Africa & Beyond

Africa: A Dumping Ground For Substandard Electrical Wares

He prefers to be called by his business name: Denchax Enterprises. But his
real name is Ugo Eke. He is a Port Harcourt-based petty electrical
materials dealer, which is known in Nigerian parlance, as roadside trader.
It is his first time to travel to Lagos. He used to buy his wares from the
roadside at Onitsha in Anambra state.

On return from one of his business trips to Lagos, he realised that
virtually all the wares he had purchased in Lagos were fake. He got to find
out when his customers started complaining and returning to him, some of
the wares they had bought. Denchax Enterprises said that his choice of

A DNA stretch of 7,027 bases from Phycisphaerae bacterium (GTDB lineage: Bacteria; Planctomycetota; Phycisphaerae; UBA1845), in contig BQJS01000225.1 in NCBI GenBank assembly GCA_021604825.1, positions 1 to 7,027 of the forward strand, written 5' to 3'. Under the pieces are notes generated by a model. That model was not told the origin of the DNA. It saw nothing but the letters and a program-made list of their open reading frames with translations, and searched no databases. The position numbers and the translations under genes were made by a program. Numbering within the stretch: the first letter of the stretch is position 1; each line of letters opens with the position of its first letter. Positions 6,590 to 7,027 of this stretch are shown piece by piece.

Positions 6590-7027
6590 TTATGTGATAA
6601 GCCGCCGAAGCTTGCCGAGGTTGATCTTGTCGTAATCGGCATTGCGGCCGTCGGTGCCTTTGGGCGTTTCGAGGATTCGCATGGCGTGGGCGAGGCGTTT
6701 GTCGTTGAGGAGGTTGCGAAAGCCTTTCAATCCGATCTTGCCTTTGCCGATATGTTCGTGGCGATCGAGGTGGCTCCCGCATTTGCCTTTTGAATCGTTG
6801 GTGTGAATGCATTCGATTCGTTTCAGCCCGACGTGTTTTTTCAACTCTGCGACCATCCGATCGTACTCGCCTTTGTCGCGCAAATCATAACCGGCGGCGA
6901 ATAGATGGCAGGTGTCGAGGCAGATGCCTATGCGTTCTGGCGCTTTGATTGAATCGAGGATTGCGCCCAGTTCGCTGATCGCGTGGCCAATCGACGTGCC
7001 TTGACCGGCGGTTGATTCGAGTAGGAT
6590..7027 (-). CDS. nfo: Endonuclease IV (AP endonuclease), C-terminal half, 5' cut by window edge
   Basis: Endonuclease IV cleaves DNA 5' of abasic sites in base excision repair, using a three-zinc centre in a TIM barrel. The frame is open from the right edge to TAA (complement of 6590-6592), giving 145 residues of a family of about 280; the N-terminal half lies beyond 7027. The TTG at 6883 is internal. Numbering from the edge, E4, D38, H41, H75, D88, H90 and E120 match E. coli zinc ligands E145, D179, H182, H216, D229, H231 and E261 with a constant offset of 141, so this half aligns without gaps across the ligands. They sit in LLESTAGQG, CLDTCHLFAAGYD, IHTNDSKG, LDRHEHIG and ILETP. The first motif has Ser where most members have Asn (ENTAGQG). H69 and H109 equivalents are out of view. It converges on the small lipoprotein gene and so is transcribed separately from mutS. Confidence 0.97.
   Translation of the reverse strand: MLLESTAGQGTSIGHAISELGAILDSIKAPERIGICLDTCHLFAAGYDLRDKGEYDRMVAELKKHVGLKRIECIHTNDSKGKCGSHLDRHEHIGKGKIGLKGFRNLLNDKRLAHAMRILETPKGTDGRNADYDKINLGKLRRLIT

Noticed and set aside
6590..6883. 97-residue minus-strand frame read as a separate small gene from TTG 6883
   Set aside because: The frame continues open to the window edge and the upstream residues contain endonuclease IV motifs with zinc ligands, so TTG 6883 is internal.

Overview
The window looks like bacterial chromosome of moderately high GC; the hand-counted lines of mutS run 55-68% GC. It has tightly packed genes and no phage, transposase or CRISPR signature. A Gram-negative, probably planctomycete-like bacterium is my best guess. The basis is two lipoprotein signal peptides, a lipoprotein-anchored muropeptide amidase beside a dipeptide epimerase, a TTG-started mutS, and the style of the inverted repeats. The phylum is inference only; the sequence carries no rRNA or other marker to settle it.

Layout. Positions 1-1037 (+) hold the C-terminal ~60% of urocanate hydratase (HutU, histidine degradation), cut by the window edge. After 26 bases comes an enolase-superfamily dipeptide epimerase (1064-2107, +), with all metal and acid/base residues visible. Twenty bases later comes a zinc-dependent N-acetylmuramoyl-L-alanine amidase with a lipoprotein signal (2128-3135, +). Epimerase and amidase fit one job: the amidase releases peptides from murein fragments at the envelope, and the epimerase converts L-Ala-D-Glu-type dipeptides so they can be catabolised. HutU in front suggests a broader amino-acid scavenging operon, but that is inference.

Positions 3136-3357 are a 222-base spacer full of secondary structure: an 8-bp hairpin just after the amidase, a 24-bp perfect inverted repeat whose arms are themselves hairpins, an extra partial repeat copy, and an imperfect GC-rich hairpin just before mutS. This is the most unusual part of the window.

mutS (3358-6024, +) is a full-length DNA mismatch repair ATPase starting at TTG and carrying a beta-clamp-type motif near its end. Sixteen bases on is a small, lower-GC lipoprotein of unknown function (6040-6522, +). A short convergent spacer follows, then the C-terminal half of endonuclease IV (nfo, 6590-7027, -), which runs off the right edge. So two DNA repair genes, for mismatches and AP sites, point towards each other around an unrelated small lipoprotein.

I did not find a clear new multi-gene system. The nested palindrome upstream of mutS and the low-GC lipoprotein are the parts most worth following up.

going to Alaba International Market, Lagos was born out of an advise of one
of his friends gave him to try Lagos. According to him, his friend told him
that Alaba International Market is the biggest market in Nigeria for
electrical appliances and that he would get a better bargain, thereby
guaranteeing him better profit.

What was supposed to turn in favour of Denchax Enterprises, turned out to
be his bitter ordeal in the hands of his furious customers. He, however,
does not say that the Alaba International Market is wholly a place for the
sales of fake electrical materials, but that he was unlucky to have bought
from unregistered importers.

“Registered importers tell a prospective buyer the differences in the items
and allow the buyer to make his or her choice,” said Denchax Enterprises,
who also said he noticed that 80 per cent of the fake wares he bought were
the ones that originate from China. Many of his customers who came to his
business stand to lay their complaints or bring back the damaged items like